A tongue in cheek bestiary of table top gaming subspecies by Helena Nash
A humorous rundown of the different types of games masters and players you might encounter whilst gaming...
Which one are you?
Referree / Games Master / Umpire Archetypes
I'm a Storyteller.
I facilitate a shared storytelling experience that I like to call Consensual Fictioneering. I don't like dice or systems. My stories involve death, unrequited love and childhood trauma. Characters in my games are likely to be pale and wear a lot of black leather. Total immersion role-playing is encouraged, with a full-fledged screaming argument in-character representing the summit of my storytelling aspirations. I run these games at conventions to meet girls.
I'm an Old Time Dungeon Master.
I only run classic D&D type games. Squared paper and multi-faceted polyhedra are my tools. On the wrong side of 30, I often casually namedrop playing Gary Gygax's original Chainmail game in 1974 at the age of 6. There are mouldering piles of ancient TSR, Avalon Hill and Flying Buffalo products lurking in the corners of my forbidding flat. Peckforton Castle, Bedbug Island and Ballastor's Barracks are Names of Great Power for me. I can remember Dave Langford's first book review column. Games run by me revolve around underground complexes randomly populated by 2d6 Orcs playing dice in sealed rooms with no food or water. My greatest thrill is rolling "20 - DM's choice" on the Wandering Monster table.
I'm a Keeper of the Flame.
I run old, half-forgotten game systems that no-one else plays anymore like TORG, Pendragon and TSR's Marvel Super Heroes. I insist that they're really good, but have to admit that my friends only play them because they can't be bothered to run anything themselves.
I'm an NPC Wrangler.
I have an enormous repertoire of richly developed supporting characters for my players to encounter. Each has their very own voice and probably facial tics too. I enjoy showing off my favourites to the players, and making sure they realise how great I think my creations are. Plot and player actions come a distant second to me exercising my vast array of cameo appearances at every opportunity. I like to base my characters on obscure walk-on parts from movies and TV shows that nobody likes or remembers.
I'm a Background King.
Similar to the NPC Wrangler, I have developed a fully fleshed-out campaign setting. Every house and shop in town is mapped and described in painstaking details, from the number of sacks of grain in the feed store to the inscriptions on each cemetery headstone. I like the players to wander around the setting I have created, hoping they will stumble across a thinly thought-out adventure hook, or more likely, get bored and make one up themselves (this often involves a bar-room brawl and a fascinating tour of the local incarceration facilities).
I'm a Plotmeister.
I've designed a fantastically convoluted storyline for the players to utterly ruin when they kill the vital contact or call in the police instead of investigating it themselves. I will break down mid-session and sulkily declare that it's all ruined. One of the players will attempt to mollify me by pointing out it's a great story, just not a great game.
I'm a Railroader.
Related to the Plotmeister, I too have a great story to tell, but unlike my weaker cousin, I have the strength to bend the players to my will. Through a series of scene shifts, deadly curses, in-game coercions and other deus ex machinae, I will subtly and not-so subtly ensure that the pitiful pawns who play my game end up exactly where I want them. Too late, they will realise they have boarded the Plot Express, bound for a pre-determined outcome, with no stops en route.
I'm a Pet Lover.
I insisted during character creation that I would be accompanied by a faithful wardog, talking parrot, smartest-horse-in-the-movies. Whilst this will initially work within the first adventure, both the ref and the other players will eventually become annoyed by my abuse of this animal sidekick as a telepathic human-smart extra pair of hands to gain unfair advantages. The pet will be unceremoniously eaten by a cave troll soon after, leaving my character despondent and strangely ineffectual.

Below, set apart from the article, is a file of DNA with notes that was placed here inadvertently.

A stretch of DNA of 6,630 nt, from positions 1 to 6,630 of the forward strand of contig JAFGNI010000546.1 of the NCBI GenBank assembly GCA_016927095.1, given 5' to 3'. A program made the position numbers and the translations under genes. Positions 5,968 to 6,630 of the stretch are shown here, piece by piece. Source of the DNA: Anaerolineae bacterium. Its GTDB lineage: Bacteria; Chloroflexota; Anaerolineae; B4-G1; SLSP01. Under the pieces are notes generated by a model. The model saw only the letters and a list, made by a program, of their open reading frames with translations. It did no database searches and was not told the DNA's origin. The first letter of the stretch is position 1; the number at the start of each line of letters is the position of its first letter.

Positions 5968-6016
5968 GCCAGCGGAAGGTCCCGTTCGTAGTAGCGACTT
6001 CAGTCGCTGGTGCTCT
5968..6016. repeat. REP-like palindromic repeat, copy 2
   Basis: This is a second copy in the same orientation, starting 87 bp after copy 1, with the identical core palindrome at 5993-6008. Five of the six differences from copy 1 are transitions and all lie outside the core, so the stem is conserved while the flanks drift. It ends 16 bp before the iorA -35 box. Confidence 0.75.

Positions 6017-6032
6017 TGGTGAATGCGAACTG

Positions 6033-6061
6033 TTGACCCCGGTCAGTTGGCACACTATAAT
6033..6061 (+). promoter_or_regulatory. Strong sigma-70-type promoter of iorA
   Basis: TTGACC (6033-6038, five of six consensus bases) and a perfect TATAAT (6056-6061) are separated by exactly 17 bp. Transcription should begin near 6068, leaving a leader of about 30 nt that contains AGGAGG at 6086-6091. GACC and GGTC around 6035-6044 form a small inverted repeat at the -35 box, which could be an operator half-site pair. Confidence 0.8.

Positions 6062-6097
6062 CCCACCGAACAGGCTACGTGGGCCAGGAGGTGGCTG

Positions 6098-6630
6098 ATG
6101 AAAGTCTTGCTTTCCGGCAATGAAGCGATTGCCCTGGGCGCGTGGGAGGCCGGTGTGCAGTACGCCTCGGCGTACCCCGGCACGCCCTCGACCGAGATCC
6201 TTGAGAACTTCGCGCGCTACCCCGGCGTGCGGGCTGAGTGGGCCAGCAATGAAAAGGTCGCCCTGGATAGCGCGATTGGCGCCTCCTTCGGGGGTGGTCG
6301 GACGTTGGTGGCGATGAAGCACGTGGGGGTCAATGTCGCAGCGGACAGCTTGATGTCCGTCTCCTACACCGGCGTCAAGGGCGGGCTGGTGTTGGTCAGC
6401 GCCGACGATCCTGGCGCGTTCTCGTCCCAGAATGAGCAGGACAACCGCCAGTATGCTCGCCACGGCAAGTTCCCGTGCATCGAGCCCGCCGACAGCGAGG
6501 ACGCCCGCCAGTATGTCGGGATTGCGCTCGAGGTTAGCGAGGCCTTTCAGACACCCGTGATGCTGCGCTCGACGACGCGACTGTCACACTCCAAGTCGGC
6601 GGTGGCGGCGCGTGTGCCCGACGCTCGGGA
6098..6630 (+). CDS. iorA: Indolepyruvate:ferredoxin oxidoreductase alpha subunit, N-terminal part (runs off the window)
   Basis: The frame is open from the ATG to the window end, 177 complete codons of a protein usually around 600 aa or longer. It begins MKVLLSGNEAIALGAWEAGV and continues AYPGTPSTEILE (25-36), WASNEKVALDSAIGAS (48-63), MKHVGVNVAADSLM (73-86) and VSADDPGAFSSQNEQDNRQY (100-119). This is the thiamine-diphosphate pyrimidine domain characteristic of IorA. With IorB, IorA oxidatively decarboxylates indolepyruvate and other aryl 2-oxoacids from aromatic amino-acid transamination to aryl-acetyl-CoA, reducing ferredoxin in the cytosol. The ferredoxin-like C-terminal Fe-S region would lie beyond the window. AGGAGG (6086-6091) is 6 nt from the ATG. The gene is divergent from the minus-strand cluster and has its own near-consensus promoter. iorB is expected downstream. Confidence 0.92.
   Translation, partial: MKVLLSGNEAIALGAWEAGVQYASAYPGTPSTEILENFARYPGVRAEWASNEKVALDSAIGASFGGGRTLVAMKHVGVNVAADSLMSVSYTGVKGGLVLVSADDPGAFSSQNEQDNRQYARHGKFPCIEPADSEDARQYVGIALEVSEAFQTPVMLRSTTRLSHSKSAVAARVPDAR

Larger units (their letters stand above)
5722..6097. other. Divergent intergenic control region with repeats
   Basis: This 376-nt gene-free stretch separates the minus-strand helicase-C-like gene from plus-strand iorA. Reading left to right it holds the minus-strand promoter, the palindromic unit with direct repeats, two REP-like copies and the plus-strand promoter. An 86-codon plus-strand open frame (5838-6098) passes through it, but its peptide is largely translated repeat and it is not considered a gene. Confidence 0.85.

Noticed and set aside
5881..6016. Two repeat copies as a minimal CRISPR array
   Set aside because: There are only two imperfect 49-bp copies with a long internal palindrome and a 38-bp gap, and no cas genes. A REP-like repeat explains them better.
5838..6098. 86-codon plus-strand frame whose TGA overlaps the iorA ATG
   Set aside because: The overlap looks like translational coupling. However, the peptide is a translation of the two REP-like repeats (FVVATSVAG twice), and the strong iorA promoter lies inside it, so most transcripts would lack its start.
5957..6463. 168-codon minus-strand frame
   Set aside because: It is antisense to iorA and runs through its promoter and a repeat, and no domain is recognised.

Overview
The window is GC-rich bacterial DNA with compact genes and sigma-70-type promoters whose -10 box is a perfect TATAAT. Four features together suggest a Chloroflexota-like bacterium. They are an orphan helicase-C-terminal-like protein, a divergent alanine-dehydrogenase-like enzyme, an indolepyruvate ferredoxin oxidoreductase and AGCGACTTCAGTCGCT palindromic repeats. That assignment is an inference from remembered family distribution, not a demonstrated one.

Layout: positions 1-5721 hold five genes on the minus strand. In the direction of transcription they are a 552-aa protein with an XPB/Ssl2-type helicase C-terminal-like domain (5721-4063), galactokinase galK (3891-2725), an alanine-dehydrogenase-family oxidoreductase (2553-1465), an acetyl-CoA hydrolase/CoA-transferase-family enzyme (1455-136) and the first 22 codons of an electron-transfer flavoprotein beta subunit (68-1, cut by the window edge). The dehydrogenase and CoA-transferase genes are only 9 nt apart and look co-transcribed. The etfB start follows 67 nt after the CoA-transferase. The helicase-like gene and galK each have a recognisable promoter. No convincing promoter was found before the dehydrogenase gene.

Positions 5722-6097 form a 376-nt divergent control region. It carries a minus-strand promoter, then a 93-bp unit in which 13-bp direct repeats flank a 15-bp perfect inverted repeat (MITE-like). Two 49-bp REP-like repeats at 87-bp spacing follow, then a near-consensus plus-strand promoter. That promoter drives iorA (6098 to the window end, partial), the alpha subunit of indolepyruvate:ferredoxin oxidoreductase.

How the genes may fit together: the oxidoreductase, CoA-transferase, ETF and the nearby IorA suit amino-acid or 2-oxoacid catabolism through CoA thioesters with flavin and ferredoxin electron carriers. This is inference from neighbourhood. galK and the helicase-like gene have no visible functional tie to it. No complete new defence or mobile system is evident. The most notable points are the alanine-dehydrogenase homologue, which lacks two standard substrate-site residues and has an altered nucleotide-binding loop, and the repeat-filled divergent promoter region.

I'm a Driver.
Like the Pet Lover, I insisted on a sleek and unique vehicle during character creation, such as Nightboat ("the crime-solving boat") or KIMM ("the sexy superbike"). This soon proves to be a mistake as the campaign moves the players away from the original coastal/riverside/fjord environment to a desert. The hapless wonder-machine is either mothballed indefinitely or suffers a modern fate not unlike the cave troll/pet incident.
I'm an Adult Newbie.
A frustrated real-life hooligan, I have accidentally fallen in with a crowd of role players who are subtly attempting to reform me. Their efforts fall at the first hurdle when I inevitably create a warrior character with a Really Big Gun/Sword. I further exhibit my caveman roots by instantly falling upon the first female NPC we encounter and engaging in graphic grown-up naughtiness quite at odds with the game atmosphere. The other roleplayers laugh nervously at this but do nothing to curb my manly ways, as they are a bit scared of me.
I'm a Rules-Lawyer.
I know the system forwards and backwards. I've read all the supplements and expansions available and pride myself on calculating other players' To Hit numbers without leaning over to look at the sheets. My crowning achievement is pointing out a loop or logic flaw in one of the Ref's own house-rules and hoisting them on their own petard (a 2-handed weapon which hits for piercing damage). I will eventually be brought low by over-reaching myself during an extended bout of rule-lawyering and find myself roundly humiliated by a ref who has actually read the rules.
I'm a Distraction.
My task is to ensure that no period of pure role-playing lasts longer than 5 minutes before I drag it off course with an off-topic remark. Last night's TV, reality shows in general and past games are popular subjects of mine. My weapons are double-entendres, catchphrases from Vic & Bob and Blackadder quotations*. The ref will good-naturedly endure my constant interruptions as the price they pay for having me on board. Besides, it is likely that I will have mesmerised the ref along with everyone else at this point, with my banal flow of Fast Show** impressions, mid-dungeon. The only cure for me is an enforced sentence as a ref myself, wherein I will be faced with an entire group of distractions of my own to deal with.